Some school districts, according to one article on teens and the neuroscience of risky behavior, have taken to heart studies that connect sleep deprivation to teen risk-taking–such as drug and alcohol use, and risky sexual behaviors: “Dozens of studies on the effects of increasing sleep by delaying school start times—a move endorsed by bodies such as the US Centers for Disease Control and Prevention and the American Academy of Pediatrics—suggest that many of these problems, including risky behaviors, improve when schools start later.” But even if you’re lucky enough to live in such a district, that that still doesn’t mean your child is getting enough sleep…they may just be staying up later. Many of us are worried about the late night Netflix binging, the social media surfing, and the general tendency of teens to stay up too late. And there’s reason to worry! This article on sleep-deprived teens (those who don’t get the recommended 8-10 hours), states that “researchers found that adolescents who were short weekday and short weekend sleepers (i.e., those who consistently did not get enough sleep) were nearly two times more likely to engage in unsafe sex than those who slept in, on average, an extra 3.5 hours on weekends.” Said the researchers: “Our recommendation is for parents and teens to find a middle ground, which allows for some weekend catch-up sleep, while maintaining some level of consistency in sleep-wake patterns.”
Besides letting them catch up on the weekends, wouldn’t it be better to send your child to school well-rested every day? Why not have some parental backbone, set some bedtime rules, and stick to them. In my home, I’ve for 6 years filled my empty nest with foreign students going to high school in America. This year I have four of them! The international program at the school has rules that I’m expected to enforce as a host parent. One of them is that studying happens in a study area downstairs, and bedrooms are device free. If that seems impossible to imagine implementing without all-out mutity, what about “Devices on the hall table by 10:30.” If you’re tech savvy you can do what my husband did…turn off the wifi at a certain hour at night, and don’t get an unlimited data plan for the cell phone.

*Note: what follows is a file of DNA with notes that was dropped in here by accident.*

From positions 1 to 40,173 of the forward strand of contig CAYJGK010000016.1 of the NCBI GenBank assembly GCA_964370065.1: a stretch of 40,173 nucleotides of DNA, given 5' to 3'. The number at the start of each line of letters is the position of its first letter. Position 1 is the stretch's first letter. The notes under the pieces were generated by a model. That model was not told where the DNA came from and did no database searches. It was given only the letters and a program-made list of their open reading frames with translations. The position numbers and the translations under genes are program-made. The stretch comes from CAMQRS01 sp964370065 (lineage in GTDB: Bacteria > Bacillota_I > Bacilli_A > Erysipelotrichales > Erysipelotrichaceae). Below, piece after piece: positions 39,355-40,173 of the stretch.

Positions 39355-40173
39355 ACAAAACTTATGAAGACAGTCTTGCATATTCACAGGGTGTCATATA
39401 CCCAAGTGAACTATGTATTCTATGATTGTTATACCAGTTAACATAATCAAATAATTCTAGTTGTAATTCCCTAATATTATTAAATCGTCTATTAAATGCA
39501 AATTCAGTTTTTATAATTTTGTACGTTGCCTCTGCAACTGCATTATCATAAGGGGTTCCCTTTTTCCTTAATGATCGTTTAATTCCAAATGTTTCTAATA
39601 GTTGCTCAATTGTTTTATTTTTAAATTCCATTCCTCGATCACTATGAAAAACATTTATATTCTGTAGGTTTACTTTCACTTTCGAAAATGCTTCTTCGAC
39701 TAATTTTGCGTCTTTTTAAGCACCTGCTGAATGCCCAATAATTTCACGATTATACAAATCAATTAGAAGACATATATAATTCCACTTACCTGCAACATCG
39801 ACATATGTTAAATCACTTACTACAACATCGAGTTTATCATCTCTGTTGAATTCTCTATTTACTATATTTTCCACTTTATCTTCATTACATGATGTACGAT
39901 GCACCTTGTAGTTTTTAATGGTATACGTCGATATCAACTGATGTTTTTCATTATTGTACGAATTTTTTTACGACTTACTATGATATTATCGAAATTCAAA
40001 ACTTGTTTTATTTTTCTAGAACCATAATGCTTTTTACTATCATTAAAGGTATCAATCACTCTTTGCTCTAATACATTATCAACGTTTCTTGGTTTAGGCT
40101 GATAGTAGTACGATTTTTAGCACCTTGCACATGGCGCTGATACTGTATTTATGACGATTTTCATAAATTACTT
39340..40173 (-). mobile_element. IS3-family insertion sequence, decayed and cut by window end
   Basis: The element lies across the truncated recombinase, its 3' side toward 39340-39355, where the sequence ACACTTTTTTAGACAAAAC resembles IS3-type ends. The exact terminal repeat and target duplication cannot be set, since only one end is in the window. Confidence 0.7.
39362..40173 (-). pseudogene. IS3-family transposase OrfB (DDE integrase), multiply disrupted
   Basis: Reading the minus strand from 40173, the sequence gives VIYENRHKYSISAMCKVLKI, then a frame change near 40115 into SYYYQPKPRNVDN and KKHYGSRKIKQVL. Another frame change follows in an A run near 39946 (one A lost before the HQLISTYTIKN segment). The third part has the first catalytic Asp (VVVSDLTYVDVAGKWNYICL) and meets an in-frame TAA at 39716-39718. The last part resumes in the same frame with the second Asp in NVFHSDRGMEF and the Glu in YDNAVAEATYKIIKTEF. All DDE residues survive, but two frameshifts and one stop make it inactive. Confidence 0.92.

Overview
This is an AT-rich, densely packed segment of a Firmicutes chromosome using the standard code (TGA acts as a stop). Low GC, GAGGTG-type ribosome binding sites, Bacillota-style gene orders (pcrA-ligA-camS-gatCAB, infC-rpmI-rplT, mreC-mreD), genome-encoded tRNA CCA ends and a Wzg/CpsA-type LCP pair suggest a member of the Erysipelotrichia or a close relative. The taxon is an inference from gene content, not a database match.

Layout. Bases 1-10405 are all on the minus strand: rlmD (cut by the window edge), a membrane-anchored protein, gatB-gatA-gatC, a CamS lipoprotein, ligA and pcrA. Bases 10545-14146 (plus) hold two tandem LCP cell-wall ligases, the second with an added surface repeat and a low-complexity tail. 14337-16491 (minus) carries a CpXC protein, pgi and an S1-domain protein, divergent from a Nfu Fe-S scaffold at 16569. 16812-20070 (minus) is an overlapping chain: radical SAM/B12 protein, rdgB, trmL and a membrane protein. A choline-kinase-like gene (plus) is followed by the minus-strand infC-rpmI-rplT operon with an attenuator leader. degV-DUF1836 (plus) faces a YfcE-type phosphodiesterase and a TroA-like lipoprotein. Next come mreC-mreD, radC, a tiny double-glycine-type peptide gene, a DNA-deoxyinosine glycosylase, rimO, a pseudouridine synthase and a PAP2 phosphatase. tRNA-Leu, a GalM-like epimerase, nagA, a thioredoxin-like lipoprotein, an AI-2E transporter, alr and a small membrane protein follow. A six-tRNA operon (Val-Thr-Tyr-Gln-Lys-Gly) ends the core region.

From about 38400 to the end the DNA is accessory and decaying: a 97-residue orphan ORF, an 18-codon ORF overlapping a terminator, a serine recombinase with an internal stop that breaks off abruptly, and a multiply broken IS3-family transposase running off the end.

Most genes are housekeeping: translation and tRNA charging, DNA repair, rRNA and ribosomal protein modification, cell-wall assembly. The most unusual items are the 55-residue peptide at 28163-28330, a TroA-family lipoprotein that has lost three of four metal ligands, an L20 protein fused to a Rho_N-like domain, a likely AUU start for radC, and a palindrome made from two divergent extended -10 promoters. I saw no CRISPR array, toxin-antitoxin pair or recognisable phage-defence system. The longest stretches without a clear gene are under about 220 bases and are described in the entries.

If you need fortification to be tough…remember, it’s for their own good!
Boredom can drive a teen to creativity…or to his or her devices for countless hours of mindless (or, worse, mind-polluting) media. Why not post on the refrigerator, or inside of a door, a list of ideas for teens to have on hand to fill their empty summer hours? Here’s a ready list of activities that can be not only fun, but also character-building, or mind-growing!